Days of Sadness, Days of Joy

In addition to the festivals, there are two main times in the Jewish year that are not appropriate for weddings. These days commemorate sad events in Jewish history. The first sad period is called the Three Weeks and the second is called the Omer.

The Three Weeks

This three-week period falls during the summer and begins with a fast day known as Shivah Asar B'tamuz, the seventeenth day of the Hebrew month of Tamuz. This day commemorates the siege of Jerusalem in the year 70 C.E. These three weeks are a time in which weddings are not held. The period ends with the saddest day of the Jewish year, Tisha B'av, the ninth day of the Jewish month of Av. Tisha B'av commemorates the destruction of Jerusalem, first in the year 583 b.c.e. by the Assyrians and second by the Romans in the year 70 c.e. Since weddings should be one of our most joyous days, it would not be fitting to hold one on a sad day on the Jewish calendar.

There is a difference between Jews of Sephardic background and those of Ashkenazi decent with regard to holding a wedding during these three sad weeks. Ashkenazi Jews do not hold weddings at all during the three weeks. Sephardic Jews can get married until the last nine days, which fall from the first day of the month of Av until the ninth of Av.

The Omer

The Omer or Sefirat HaOmer (literally, the Counting of the Omer) is the name for the fifty days that are counted between the second day of the holiday of Passover and the beginning of the holiday of Shavuot. This counting commemorates the travel of the Jewish people from Egypt to Mount Sinai to receive the Torah. Though in theory this should be a happy time, about 2,000 years ago, all the 24,000 students of the famous Rabbi Akivah died during this period. Today it is a time of mourning and thus not a time permitted for weddings.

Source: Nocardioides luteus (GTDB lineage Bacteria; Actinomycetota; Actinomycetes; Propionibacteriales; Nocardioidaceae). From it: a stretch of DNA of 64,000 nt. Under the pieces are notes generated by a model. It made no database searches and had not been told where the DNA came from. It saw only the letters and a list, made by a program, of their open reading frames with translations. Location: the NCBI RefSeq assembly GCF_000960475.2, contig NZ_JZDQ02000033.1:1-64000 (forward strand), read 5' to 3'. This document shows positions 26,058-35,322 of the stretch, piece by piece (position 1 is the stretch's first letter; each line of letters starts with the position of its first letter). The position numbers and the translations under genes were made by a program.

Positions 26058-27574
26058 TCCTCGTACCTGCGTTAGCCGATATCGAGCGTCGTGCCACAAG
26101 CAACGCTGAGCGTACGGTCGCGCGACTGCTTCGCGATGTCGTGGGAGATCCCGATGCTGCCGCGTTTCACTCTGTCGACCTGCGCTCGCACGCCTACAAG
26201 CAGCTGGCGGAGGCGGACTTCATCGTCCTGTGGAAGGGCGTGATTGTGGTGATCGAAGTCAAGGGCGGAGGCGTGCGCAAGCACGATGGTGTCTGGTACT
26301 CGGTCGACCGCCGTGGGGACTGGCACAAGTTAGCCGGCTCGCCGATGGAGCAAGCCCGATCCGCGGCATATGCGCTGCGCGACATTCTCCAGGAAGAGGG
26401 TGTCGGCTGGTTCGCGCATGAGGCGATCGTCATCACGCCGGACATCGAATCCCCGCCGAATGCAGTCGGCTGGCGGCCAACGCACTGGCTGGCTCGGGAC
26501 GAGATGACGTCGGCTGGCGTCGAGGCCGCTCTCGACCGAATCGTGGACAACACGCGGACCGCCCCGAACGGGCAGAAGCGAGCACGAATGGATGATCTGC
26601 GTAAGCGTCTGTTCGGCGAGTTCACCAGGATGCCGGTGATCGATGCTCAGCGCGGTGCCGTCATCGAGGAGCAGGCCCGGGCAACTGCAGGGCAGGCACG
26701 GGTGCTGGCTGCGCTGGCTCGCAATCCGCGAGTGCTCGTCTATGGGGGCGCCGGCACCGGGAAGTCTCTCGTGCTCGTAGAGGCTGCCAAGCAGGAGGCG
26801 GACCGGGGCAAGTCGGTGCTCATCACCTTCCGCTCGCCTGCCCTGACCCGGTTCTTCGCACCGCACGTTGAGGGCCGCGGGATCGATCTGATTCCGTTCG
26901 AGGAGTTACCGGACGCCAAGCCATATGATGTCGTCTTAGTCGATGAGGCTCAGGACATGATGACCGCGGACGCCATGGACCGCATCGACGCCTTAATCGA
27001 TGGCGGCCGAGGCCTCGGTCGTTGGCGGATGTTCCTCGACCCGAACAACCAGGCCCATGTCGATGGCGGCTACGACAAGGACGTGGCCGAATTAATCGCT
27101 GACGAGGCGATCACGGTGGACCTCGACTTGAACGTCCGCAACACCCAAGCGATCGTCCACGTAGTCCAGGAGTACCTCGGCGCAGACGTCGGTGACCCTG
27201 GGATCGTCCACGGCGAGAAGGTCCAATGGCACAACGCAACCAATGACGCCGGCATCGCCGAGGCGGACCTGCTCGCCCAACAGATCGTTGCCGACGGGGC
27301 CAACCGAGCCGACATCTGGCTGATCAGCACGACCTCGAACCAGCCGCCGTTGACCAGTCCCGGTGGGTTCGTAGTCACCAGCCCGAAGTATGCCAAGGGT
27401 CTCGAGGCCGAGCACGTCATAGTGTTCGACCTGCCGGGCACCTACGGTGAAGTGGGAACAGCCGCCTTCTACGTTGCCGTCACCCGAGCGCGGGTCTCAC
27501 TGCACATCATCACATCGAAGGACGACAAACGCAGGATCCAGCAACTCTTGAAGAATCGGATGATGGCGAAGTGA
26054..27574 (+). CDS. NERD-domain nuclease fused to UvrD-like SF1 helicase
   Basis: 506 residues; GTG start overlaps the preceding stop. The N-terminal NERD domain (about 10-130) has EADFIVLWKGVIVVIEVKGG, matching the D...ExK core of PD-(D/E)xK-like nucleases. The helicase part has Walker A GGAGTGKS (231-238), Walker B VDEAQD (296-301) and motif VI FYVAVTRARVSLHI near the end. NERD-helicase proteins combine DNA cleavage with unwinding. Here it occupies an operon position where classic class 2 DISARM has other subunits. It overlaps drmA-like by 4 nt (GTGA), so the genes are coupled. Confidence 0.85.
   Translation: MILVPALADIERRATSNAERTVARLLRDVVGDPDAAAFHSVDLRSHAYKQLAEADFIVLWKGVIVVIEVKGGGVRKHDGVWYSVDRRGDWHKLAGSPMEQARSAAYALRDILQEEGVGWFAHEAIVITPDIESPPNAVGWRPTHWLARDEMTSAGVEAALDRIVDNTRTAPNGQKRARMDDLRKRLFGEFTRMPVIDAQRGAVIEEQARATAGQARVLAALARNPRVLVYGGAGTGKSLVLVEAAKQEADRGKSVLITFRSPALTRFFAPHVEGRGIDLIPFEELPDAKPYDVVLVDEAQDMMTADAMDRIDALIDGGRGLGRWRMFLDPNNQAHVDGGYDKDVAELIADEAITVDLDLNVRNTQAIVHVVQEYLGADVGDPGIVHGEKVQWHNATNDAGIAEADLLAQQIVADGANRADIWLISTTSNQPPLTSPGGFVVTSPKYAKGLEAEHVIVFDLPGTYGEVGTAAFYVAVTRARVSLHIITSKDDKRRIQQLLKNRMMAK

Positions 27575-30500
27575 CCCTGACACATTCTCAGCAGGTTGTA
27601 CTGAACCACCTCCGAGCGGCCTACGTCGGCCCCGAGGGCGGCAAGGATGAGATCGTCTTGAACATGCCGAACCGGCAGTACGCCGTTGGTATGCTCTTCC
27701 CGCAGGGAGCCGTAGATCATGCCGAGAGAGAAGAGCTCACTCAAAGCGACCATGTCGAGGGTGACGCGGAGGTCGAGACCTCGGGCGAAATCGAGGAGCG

Though the general period of the Omer is a sad one, there are two days during this period, aside from Lag Ba'Omer, that are so overwhelmingly joyous that many rabbis will allow a wedding on them. Both dates commemorate recent events in Jewish history. The first is Yom Yirushalayim, Jerusalem Day, which falls on the twenty-eighth day of the Hebrew month of Iyar and commorates the unification of Jerusalem during the Six Day War of 1967. It was on that day that the Jewish people were allowed to return to the place of the holy Wailing Wall and Temple Mount in Jerusalem after 2,000 years. The second is Yom Ha'atzmaut, Israel Independence Day, which is on the fifth of Iyar and commemorates the day the state of Israel was established in 1948.

There are differing customs regarding which thirty-three days during the fifty-day Omer period are days of mourning. Some limit joy during the first thirty-three days of the count, and others start their mourning practices on the first day of the Hebrew month of Iyar, eight days after Passover, and end three days before Shavuot. The thirty-third day in the Omer count is marked by the lesser known holiday of Lag Ba'Omer, on which weddings are allowed.

Especially Auspicious Days

Some days are considered more auspicious for a wedding celebration than others.

  • During the first half of a lunar cycle, the waxing moon

  • During the week after the full moon

  • During the Hebrew month of Adar

  • During the Hebrew month of Elul

  • During the Hebrew month of Kislev

  • During the Hebrew month of Nisan

  • The 15th day of the month of Av

  • Tuesdays (on this day of creation, the Bible writes “it was good” twice)

Remember these auspicious days would not necessarily push aside practical considerations — for instance, if a beloved uncle can't make it on a more auspicious day. Getting married is a holy act and a mitzvah, and it should not be pushed off just to have it coincide with an auspicious day.

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